– Sarah Lindenfeld Hall
To learn more about what leads to creator stress and burnout and more advice on getting help, read the longer story.
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content entrepreneur spotlight
Carly Anderson Transformed Lipgloss and Crayons From a Hobby to a Full-Time Content Business
Entrepreneur: Carly Anderson
Biz: Lipgloss and Crayons
Tilt: Body positivity, girl power, motherhood
First Revenue: $25 for a sponsored blog post
Rev Streams: Sponsored content, affiliate marketing
Our Favorite Actionable Advice:
- Get a manager: When Carly started working with a manager, she secured more lucrative work. It’s often helpful to have a third party negotiate on your behalf. They may know the market – and your value – better.
- Stop the chase: Don’t seek celebrity status on social media. Fame is fleeting. Instead, hone your content creation and business skills.
- Create these two things: Every entrepreneur should have a website and an email list of subscribers. That’s been Carly’s mantra for years.
– Sarah Lindenfeld Hall
All the Story: To learn more about how Carly Anderson went from a hobby blogger to a full-time content creator, check out the longer story.
Know a content creator who’s going full tilt? DM us. Or email [email protected].
Caught on … Forbes
“Surround yourself with people who believe in you and support your dreams, and flush out the negativity.” – Art Angels
things to know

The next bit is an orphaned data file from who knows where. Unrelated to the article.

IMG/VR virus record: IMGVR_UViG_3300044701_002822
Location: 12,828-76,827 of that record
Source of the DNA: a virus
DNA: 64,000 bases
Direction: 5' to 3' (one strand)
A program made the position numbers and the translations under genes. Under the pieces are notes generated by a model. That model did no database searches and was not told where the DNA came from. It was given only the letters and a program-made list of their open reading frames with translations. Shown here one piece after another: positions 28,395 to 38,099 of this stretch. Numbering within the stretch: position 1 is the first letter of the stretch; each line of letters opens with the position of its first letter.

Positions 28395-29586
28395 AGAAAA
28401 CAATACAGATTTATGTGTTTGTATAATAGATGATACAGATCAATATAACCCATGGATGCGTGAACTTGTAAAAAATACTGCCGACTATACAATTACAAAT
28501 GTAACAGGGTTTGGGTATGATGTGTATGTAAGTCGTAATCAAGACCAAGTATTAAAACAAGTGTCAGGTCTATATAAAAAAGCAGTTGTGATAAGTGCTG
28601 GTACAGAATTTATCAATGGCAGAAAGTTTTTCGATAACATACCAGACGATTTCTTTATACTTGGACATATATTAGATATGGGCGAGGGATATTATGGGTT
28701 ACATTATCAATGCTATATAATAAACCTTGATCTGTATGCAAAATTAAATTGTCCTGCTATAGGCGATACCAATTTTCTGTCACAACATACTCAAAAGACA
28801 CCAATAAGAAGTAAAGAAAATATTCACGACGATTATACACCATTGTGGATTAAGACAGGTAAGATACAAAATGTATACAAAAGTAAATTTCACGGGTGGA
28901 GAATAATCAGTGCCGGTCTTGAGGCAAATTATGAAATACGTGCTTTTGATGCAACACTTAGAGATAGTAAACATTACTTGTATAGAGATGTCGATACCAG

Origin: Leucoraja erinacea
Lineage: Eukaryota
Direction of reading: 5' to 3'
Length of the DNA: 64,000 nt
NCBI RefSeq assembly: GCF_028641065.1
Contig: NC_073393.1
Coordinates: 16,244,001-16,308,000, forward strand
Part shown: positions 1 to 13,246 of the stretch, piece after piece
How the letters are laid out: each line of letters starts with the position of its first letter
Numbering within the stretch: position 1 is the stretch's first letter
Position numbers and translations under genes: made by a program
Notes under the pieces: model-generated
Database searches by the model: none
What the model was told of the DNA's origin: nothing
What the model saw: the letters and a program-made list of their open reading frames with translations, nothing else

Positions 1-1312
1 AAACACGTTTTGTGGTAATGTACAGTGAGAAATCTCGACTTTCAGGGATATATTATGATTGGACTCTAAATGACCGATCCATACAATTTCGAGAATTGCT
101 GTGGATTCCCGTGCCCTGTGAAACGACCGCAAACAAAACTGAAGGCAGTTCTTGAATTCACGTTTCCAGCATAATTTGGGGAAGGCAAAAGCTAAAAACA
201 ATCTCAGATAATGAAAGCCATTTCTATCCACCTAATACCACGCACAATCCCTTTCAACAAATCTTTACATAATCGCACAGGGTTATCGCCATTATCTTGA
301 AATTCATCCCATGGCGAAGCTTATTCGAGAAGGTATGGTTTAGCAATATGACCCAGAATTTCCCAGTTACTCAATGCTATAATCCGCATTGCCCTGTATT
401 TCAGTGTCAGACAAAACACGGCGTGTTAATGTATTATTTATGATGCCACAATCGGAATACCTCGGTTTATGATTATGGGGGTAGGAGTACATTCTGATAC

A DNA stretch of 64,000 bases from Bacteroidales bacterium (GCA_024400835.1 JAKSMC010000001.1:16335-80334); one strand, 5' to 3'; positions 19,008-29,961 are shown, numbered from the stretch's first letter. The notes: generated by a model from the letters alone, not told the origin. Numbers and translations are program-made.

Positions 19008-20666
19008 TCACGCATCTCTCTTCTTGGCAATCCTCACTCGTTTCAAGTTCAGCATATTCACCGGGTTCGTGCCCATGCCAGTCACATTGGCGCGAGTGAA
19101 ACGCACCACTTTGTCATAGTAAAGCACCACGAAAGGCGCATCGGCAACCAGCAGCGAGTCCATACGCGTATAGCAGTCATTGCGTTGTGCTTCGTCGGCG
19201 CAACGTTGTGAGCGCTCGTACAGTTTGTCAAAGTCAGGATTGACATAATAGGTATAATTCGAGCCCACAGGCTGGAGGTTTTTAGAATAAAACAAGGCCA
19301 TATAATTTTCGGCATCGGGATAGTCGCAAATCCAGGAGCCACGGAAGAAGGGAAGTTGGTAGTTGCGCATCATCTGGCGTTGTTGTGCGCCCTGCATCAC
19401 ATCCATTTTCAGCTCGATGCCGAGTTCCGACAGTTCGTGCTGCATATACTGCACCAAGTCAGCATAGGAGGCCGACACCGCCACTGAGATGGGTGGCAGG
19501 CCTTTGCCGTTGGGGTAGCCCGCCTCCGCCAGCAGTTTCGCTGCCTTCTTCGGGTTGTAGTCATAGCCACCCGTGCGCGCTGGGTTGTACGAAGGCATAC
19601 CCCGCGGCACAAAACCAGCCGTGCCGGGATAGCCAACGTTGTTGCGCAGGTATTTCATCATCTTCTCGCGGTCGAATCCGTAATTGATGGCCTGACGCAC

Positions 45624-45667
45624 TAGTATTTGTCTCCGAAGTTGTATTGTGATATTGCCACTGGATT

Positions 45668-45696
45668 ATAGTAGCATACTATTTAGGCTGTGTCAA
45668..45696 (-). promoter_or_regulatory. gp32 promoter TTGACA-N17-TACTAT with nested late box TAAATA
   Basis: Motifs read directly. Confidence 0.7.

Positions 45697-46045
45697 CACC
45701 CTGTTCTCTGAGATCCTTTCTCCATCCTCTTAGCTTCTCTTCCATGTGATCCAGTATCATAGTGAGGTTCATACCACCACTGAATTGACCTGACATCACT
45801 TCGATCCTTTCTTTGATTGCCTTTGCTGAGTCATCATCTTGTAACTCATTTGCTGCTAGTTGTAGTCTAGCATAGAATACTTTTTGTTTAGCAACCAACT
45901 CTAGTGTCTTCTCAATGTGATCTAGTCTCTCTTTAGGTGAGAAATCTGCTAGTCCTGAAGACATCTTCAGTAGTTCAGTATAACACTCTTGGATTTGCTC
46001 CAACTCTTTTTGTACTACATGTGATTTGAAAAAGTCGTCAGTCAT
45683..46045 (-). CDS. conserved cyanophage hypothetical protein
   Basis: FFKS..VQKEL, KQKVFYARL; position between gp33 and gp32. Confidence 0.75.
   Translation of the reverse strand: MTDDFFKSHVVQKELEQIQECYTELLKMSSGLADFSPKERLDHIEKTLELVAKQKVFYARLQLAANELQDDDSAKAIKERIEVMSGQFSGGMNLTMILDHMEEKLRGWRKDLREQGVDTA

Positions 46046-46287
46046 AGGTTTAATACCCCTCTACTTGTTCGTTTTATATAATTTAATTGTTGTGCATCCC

we’re a stan for Lakota Johnson
Nicknamed “the boy with the smile,” Lakota Johnson got his start on social media after a brand reposted his photo on their verified account. Over time, the part-American, part-Aussie received merch from companies hoping he would post their product. Later, a friend suggested he upload videos of himself doing skits and dancing to chart-topping hits on Tik Tok. In a matter of weeks, the 22-year-old earned millions of fans (now 1.8M), starting trendy online posts like “zoom in.”
Before venturing into online fandom, Lakota dreamed of being in front of the camera. Now his online brand has helped his modeling and acting aspirations, booking him modeling campaigns with Universal Store, City Beach, Jay Jays, Footlocker, Nike, and Surf Stitch. He’s also had small roles in #BlackAF, Pirates of the Caribbean, and The Empyrean.
Why we’re a Stan: Lakota transformed his long-held dream to be an entertainer into a content business first. And his audience there attracted major brands and on-screen (or stage) productions.
– Shameyka McCalman
the business of content
- Need a Content Tilt? Don’t Be Original (Content Inc.)
- LinkedIn Goes ALL IN on Journalism (This Old Marketing)
- Survival Tips for Small Businesses in 2022 (KWQC)
- Small Business Owners Share Their Best Advice for Starting Your Own Company (USA Today)
- How This Art Gallery Is Maintaining Its Competitive Edge (Forbes)
the tilt team
Your team for this issue: Joe Pulizzi, Ann Gynn, Laura Kozak, Marc Maxhimer, and Dave Anthony, with an assist from Angelina Kaminski, Sarah Lindenfeld Hall, Shameyka McCalman, and Don Borger.